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‘Sex Week’ at Yale

Marian T. Horvat, Ph.D.

To realize just how far the sexual revolution has progressed in modern universities, one need look no further than “Sex Week” at Yale. Founded in 2002 and billed as a sex education program, the student-organized event pretends “to help students reconcile sexual issues in their own lives.”

To start with, the very name of the program assumes students are and should be engaging in sexual relations reserved for married couples. The cover of its promotional brochure - too indecent to picture here - features a provocatively-posed almost-nude young woman, a Yale senior majoring in psychology. What the cover reveals is the intent of the event: to titillate, to break down “inhibitions,” to entertain and laugh about a topic that was considered private and very serious in times not so long ago.

A sex toy saleswoman shows products to a yale student

A young Yale student laughs unabashedly as a sex toy saleswoman shows her a product. Below, a young man takes part in a demonstration before a crowd of youths of both sexes.
A young man participating in a demonstration in front of Yale students
Yale’s 2006 event - which is being copied in other universities across the country - included lectures by sex therapists, a homosexuality discussion led by a former Roman Catholic priest, an interview with a porn star, a striptease class by a past Playboy hostess, and a lingerie show. There were other sessions too inconvenient to mention, but apparently not too unusual for today’s young men and women, who assisted at these spectacles in mixed company and with complete ease. At a crowded session filled with laughing students, a sex toy saleswoman showed pornographic products and handed out free samples to an eager uproarious crowd.

In practical and direct terms, this event was a week to promote free love sponsored by one of the most prestigious universities in the United States.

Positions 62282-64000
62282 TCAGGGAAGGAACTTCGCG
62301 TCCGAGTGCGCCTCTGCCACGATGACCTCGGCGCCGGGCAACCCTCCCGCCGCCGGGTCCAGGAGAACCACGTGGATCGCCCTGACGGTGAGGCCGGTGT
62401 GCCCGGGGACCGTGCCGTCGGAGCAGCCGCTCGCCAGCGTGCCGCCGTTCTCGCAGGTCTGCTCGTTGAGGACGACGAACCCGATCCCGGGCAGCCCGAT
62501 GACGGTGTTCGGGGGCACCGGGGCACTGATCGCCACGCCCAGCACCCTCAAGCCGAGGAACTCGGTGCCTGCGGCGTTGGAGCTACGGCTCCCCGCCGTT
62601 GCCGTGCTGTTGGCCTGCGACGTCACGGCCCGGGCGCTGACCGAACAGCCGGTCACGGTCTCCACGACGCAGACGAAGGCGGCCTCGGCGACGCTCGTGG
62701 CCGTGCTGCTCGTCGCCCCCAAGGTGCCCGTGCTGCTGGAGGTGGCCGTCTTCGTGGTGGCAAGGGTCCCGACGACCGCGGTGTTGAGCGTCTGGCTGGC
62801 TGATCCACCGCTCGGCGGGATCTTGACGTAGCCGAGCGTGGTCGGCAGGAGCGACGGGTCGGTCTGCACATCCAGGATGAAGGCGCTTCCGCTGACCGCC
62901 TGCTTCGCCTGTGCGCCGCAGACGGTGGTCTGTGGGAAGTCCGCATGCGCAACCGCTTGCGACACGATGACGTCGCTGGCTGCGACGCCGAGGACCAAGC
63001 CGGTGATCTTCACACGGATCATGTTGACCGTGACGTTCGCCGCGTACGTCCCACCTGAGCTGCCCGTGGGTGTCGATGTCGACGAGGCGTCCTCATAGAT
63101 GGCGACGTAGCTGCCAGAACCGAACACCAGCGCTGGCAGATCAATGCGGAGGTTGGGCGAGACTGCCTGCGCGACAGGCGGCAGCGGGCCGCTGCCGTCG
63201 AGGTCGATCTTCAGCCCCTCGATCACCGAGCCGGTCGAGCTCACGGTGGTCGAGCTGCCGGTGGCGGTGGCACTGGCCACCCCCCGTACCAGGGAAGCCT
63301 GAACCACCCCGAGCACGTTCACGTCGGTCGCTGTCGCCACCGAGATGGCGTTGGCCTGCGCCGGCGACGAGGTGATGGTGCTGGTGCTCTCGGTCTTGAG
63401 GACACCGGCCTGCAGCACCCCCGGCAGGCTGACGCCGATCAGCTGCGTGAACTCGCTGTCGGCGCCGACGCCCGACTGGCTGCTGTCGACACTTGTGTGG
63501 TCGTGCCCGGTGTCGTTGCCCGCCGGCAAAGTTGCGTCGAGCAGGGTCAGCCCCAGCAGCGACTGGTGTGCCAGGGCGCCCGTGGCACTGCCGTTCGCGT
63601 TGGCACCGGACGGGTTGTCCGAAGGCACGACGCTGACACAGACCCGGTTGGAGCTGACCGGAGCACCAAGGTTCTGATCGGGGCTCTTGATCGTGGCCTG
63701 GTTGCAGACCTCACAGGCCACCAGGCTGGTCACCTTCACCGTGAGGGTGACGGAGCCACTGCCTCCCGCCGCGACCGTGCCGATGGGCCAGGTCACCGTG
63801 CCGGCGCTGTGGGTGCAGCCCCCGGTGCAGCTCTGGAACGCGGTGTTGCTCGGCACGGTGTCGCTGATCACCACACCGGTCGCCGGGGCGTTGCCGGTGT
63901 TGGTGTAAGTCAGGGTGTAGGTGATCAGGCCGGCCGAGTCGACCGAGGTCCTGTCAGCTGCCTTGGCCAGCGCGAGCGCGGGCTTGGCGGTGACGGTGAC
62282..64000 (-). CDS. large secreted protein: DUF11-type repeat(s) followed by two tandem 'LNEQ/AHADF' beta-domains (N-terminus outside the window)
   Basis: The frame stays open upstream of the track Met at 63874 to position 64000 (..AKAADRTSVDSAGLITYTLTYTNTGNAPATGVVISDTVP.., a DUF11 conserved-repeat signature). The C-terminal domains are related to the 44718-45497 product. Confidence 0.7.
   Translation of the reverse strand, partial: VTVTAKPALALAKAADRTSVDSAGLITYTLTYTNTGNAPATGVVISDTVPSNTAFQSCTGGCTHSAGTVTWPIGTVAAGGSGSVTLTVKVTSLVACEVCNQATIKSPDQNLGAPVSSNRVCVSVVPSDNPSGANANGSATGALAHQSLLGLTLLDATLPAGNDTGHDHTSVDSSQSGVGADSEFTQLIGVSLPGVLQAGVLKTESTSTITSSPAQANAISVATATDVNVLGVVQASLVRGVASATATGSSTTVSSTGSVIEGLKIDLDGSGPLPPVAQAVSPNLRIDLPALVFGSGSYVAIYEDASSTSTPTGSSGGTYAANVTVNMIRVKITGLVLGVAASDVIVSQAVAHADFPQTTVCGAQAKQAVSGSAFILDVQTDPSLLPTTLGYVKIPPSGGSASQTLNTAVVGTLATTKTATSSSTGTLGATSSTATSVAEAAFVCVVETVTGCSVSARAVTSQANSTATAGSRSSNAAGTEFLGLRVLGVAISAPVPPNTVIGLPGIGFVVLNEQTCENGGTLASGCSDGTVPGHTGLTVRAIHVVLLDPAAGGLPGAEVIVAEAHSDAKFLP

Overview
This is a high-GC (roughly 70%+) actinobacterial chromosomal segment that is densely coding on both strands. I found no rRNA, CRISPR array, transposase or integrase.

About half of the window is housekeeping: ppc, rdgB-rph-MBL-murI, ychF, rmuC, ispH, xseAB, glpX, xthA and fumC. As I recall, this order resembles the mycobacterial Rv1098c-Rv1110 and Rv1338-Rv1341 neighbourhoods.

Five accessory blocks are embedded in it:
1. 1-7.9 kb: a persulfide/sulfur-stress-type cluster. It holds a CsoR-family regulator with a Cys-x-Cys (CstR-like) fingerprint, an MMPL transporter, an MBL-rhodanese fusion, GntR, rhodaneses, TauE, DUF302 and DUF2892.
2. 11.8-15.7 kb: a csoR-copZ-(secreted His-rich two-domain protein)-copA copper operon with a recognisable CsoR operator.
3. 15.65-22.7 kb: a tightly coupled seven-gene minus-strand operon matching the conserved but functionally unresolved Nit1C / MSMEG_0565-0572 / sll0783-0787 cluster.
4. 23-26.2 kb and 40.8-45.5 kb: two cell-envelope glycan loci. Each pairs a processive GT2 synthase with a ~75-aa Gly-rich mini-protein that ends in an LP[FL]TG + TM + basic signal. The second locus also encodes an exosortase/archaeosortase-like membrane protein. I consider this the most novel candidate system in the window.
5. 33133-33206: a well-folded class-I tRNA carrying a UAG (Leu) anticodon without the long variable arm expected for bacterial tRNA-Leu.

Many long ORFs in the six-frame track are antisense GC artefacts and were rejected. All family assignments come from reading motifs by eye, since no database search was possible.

What does it say about the state of morals at such educational institutions? It is very simple: there are no more morals. Even the most serious or reserved topics are open for discussion and the object of hilarity.

One wonders what is more shocking: Is it the absolute degradation of such a student event? Or the complete lack of moral barriers among the students?

Other questions also come to mind: How is it possible to transform Yale into a kind of sex shop? Is it just a youth extravaganza, or are the university officials and professors accomplices in this depravity pulling strings behind the scenes? Why doesn’t the Catholic authority in the area condemn such a scandalous event so harmful to the souls of its flock? Where are the indignant and upright young men and women protesting such behavior? What about the parents? Will they use the power of the purse to cut tuition funding and alumni bequests to reprimand such debauchery? I hope something happened, but I haven’t found any reaction that would prove the existence of some moral health.

Such an event accepted without a proportional indignant reaction is a sign that our Western World has reached a stage of decay that normally characterizes the end of a civilization or a people. The Church Fathers wrote about the moral degradation of the Romans before they ceased to exist as a great people.

In his famous work, The City of God, St. Augustine describes that in the 5th century of the Empire he knew, everyone was allowed to eat, drink and indulge themselves day and night as much as they pleased. The noise of dancing was everywhere, the theatres resounded with lewd merriment and every kind of cruel and vicious pleasure. However, the one who was regarded as a public enemy, was the one who rightly rejected these pleasures or tried to interfere with them (Book II, chap. 20). The 5th century saw the destruction of the Roman Empire by the Barbarians, and the inauguration of a new order, whose vital center was the Catholic Church.

Rome, for all its grandeur in culture and art was still a pagan civilization. The nations of Christendom have spurned a much greater good, the glorious customs and morals of Catholic Civilization. One can only expect the resultant chastisement to be much greater.

Until this punishment comes, it is far better not to send your children off to Ivy League schools or those that mimic their decadent activities, despite the social and career advantages of having degrees from these institutions. They run the serious risk of being dragged into this abyss of immorality.


Blason de Charlemagne
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Posted March 8, 2006

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